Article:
Once again this week, the Washington Post Outlook section is an exercise in feeding its readers' anti-market prejudices. One prominent feature is an article by Jia Lynn Yang, a business reporter.
The nagging problem with the consulting worldview, however, is that it easily loses sight of the human costs of business efficiency....they've rarely been asked to assess how a company fits into society, what its purpose is beyond raising returns for shareholders or what happens after an employee is laid off in the name of efficiency.
A reporter who understood economics could enlighten readers instead of reinforcing their ignorance. How does a company fit into society? A company tries to create sustainable patterns of specialization and trade by using resources to fill consumer needs. In general, when a company succeeds, society is better off. When a company (or a government, for that matter) tries to hold onto unsustainable patterns of production, in general society is worse off.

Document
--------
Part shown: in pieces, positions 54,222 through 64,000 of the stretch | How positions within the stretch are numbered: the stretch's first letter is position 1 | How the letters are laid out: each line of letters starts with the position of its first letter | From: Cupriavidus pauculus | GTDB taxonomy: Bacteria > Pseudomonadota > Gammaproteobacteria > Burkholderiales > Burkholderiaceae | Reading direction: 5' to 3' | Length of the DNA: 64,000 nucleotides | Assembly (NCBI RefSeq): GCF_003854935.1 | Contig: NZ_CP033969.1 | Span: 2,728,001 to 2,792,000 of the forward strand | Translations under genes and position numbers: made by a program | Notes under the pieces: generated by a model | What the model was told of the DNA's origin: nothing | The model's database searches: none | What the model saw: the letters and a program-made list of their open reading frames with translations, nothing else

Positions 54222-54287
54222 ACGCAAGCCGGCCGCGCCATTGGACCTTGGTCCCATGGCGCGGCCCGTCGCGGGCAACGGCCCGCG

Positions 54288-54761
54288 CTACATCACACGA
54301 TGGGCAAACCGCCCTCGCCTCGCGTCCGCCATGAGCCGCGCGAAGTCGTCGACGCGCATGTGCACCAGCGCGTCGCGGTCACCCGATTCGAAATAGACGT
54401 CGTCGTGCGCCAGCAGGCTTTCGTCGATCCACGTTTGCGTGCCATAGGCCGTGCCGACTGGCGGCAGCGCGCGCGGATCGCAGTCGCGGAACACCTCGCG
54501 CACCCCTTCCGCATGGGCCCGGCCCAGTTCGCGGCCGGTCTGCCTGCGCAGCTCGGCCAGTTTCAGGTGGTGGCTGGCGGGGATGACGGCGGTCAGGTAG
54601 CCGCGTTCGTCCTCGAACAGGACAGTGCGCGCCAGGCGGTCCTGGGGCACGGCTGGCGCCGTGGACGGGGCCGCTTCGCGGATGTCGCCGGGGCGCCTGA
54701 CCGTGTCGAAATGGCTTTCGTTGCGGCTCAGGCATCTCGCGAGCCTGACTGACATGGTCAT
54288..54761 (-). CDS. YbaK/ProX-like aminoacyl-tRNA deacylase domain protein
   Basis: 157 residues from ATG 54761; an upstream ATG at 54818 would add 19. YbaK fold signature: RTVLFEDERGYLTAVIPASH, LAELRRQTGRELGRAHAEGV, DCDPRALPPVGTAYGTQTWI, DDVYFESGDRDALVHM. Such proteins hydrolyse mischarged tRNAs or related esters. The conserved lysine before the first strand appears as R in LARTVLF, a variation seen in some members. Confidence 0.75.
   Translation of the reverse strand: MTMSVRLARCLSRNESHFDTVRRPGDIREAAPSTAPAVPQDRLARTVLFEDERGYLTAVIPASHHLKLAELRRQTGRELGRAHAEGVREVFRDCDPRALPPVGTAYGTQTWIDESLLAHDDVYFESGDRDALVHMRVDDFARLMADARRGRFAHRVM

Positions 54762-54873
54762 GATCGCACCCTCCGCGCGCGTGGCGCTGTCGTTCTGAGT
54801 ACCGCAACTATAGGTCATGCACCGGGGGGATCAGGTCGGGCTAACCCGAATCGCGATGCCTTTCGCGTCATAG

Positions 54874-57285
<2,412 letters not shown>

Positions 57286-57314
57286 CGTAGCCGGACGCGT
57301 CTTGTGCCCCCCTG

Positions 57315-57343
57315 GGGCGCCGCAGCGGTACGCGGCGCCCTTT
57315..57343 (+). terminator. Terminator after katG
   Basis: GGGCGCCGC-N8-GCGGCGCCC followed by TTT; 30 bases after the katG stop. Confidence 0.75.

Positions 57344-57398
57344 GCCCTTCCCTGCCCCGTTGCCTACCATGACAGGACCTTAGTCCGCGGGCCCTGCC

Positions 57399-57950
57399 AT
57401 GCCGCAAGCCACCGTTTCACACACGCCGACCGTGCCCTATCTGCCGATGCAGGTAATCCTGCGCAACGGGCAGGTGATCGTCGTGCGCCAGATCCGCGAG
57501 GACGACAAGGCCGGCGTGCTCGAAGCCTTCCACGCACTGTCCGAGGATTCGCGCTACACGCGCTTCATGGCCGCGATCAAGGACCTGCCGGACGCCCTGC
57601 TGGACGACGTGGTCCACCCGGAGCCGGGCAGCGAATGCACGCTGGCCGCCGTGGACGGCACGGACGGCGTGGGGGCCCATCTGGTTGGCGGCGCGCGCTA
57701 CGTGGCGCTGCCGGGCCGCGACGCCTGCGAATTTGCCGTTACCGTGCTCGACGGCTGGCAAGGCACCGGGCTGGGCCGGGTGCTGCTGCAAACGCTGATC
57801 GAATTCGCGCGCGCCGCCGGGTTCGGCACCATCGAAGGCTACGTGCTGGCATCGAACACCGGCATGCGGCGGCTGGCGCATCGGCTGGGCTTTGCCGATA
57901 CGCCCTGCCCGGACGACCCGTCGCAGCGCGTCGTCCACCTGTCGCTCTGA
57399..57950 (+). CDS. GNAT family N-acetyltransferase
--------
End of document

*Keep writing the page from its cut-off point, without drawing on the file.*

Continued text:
Elsewhere in the Outlook section, we have Jonathan Alter assuring us that it is a "myth" that the stimulus did not create jobs. He cites the usual suspects--econometric modelers--as if their foregone conclusions based on simulations were facts.